Sunday 11 December 2016

Perseid meteors set to dazzle at 12-year high point

Published 08/08/2016 | 00:11

A Perseid seen in August 2010 above the European Southern Observatory's Very Large Telescope at Paranal, Chile (European Space Agency/PA)
A Perseid seen in August 2010 above the European Southern Observatory's Very Large Telescope at Paranal, Chile (European Space Agency/PA)

Sky watchers can expect an extra dazzling display from the Perseid meteors this week as the Earth ploughs through a dense cloud of comet debris.

  • Go To

The shooting stars are due to peak on Friday, with 80 or more of the meteors streaking across the sky every hour. Some experts predict the frequency could be double that figure.

This year's spectacle will be more dramatic than usual as the Perseids reach the high point in their 12-year activity cycle.

The meteors consist of particles, most no bigger than a grain of sand, shed by Comet Swift-Tuttle that enter the Earth's atmosphere at 37 miles per second and burn up.

Planet Jupiter has shifted the debris stream so that more of it lies in the Earth's path, boosting the meteor count.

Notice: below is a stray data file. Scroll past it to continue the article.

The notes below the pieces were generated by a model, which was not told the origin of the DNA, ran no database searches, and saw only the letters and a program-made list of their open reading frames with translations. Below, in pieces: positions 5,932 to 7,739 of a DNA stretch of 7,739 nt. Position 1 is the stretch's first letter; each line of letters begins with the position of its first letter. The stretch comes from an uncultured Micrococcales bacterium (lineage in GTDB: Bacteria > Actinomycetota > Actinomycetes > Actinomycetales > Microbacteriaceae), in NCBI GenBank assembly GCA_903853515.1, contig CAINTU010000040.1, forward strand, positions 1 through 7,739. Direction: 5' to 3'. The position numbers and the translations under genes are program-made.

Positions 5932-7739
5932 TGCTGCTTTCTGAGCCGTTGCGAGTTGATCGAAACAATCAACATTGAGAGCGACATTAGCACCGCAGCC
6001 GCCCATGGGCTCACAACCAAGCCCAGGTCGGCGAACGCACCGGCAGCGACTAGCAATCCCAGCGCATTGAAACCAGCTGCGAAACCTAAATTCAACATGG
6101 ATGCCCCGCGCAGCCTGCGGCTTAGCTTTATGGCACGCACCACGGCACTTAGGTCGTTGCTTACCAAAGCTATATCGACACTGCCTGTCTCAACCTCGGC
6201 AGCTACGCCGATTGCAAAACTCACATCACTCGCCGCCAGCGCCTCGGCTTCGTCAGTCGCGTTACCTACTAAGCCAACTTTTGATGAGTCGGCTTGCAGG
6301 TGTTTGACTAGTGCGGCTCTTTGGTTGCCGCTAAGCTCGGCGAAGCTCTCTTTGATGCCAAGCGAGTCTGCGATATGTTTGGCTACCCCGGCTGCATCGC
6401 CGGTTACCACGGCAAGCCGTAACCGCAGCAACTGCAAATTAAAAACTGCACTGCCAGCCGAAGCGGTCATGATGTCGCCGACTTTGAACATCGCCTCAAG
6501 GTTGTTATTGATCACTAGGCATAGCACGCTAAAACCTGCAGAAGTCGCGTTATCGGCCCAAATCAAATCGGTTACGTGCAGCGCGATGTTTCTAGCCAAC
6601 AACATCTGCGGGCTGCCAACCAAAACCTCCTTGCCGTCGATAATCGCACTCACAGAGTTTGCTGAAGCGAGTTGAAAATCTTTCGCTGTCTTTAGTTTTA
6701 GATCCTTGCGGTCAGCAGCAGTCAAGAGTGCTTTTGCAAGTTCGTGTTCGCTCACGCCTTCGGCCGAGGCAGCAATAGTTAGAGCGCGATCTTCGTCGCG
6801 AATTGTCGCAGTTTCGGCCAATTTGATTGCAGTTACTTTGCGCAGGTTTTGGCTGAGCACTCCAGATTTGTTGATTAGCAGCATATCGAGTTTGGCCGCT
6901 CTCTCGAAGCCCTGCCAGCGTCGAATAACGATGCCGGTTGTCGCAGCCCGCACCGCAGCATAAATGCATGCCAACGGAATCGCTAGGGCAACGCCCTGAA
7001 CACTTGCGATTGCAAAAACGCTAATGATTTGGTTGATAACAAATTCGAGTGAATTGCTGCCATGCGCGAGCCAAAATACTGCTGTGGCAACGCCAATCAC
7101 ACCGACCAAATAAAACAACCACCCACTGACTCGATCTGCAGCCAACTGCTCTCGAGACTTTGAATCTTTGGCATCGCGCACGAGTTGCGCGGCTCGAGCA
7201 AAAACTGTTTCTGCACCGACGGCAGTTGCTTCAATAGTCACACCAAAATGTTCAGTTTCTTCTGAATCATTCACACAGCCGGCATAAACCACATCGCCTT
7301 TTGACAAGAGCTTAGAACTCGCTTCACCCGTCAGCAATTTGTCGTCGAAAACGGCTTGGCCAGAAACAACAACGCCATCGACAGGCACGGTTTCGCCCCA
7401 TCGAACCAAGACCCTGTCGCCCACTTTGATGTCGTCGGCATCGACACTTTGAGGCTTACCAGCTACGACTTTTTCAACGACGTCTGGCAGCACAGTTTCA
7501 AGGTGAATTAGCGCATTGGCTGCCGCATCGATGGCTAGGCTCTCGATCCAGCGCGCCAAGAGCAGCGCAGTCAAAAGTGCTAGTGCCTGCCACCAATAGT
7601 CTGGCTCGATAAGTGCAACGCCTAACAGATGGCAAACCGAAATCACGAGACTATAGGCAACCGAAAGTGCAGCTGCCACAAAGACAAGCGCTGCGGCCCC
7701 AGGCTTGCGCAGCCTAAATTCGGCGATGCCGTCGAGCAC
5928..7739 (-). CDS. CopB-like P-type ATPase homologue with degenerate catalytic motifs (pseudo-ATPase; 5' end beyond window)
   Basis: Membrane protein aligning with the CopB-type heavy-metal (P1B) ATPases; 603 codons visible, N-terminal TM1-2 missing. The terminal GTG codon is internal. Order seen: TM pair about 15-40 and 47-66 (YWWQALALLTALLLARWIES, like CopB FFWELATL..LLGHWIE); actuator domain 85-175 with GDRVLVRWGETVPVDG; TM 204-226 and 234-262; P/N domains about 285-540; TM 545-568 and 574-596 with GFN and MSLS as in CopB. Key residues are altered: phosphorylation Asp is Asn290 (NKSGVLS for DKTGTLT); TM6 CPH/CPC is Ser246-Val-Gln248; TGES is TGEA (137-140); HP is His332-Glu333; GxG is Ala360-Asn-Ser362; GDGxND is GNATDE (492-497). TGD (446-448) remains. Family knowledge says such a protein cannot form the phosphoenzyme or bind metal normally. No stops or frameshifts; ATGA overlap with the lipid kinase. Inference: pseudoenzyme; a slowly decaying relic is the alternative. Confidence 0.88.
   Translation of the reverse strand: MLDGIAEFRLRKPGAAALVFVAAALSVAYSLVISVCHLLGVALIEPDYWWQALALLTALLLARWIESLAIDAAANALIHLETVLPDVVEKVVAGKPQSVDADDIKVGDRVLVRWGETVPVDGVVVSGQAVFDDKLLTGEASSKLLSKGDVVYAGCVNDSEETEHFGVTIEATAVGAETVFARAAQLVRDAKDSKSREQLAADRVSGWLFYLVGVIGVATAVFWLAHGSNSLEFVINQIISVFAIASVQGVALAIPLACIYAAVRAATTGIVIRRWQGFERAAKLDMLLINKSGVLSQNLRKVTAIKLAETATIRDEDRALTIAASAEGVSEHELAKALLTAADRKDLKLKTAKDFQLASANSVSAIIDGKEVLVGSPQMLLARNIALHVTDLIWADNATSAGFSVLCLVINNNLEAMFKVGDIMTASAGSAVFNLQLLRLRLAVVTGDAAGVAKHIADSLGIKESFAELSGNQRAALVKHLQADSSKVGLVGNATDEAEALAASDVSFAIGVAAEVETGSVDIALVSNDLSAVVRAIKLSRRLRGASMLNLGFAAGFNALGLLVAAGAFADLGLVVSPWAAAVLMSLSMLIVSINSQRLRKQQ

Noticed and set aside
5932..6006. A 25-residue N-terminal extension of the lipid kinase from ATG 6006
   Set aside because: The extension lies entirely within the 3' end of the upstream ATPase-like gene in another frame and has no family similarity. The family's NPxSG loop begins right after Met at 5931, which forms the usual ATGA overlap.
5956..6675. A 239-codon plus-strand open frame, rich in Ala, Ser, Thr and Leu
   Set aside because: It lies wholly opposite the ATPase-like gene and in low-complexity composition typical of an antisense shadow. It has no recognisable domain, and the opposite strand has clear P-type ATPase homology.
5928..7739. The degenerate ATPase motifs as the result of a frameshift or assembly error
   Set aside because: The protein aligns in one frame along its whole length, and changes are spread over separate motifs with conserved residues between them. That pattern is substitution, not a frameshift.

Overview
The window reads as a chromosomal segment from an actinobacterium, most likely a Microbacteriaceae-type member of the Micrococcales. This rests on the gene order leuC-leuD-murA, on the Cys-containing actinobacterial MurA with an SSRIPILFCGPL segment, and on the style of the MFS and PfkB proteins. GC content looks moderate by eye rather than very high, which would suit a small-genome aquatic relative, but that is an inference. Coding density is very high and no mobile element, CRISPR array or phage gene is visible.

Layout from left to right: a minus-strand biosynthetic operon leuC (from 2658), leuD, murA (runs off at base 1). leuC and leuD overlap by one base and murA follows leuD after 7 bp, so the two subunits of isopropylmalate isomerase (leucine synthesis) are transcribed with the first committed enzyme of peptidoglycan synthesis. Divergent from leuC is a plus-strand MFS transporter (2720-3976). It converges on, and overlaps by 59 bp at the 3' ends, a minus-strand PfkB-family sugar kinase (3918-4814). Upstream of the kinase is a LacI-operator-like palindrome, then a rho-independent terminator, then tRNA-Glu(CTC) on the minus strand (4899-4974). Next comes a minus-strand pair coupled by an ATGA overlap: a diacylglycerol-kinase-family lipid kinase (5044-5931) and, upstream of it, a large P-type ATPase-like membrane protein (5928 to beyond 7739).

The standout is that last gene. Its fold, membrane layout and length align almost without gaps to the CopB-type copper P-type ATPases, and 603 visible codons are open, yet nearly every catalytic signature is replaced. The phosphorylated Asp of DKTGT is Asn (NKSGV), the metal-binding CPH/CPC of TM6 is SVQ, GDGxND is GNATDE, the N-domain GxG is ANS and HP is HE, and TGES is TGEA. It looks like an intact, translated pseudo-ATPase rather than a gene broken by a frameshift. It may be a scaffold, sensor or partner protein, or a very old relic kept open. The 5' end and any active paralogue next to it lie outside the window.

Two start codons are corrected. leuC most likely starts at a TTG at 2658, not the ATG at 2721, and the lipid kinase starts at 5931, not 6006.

Robin Scagell, vice-president of the Society for Popular Astronomy, said: "They're not going to be falling out of the sky like snowflakes, but it will be worth going out and having a look.

"Every 12 years the Perseids are slightly stronger and this year you could expect to see about 80 an hour under the best conditions, or more probably one a minute.

"Usually the Perseids are fairly dependable. There might be some long gaps and then you'll see two or three at once.

"They're fairly swift and dash across the sky quite quickly leaving trains behind them."

Seen from the UK, the meteors are due to reach their maximum level at around lunchtime on Friday. The best times to see them are during the hours of darkness between Thursday and Saturday, said Mr Scagell.

They appear to emerge from a "radiant" point in the vicinity of the constellation Perseus in the north east but it is best to look away from that direction or they will vanish overhead too fast.

Quoted on the website Space.com, Nasa meteor expert Bill Cooke said a Perseid "outburst" this year could result in 150 to 200 of the shooting stars per hour.

This is over-optimistic, according to Mr Scagell, who said 80 per hour would be a good tally.

Press Association

Read More

Promoted articles

Editors Choice

Also in World News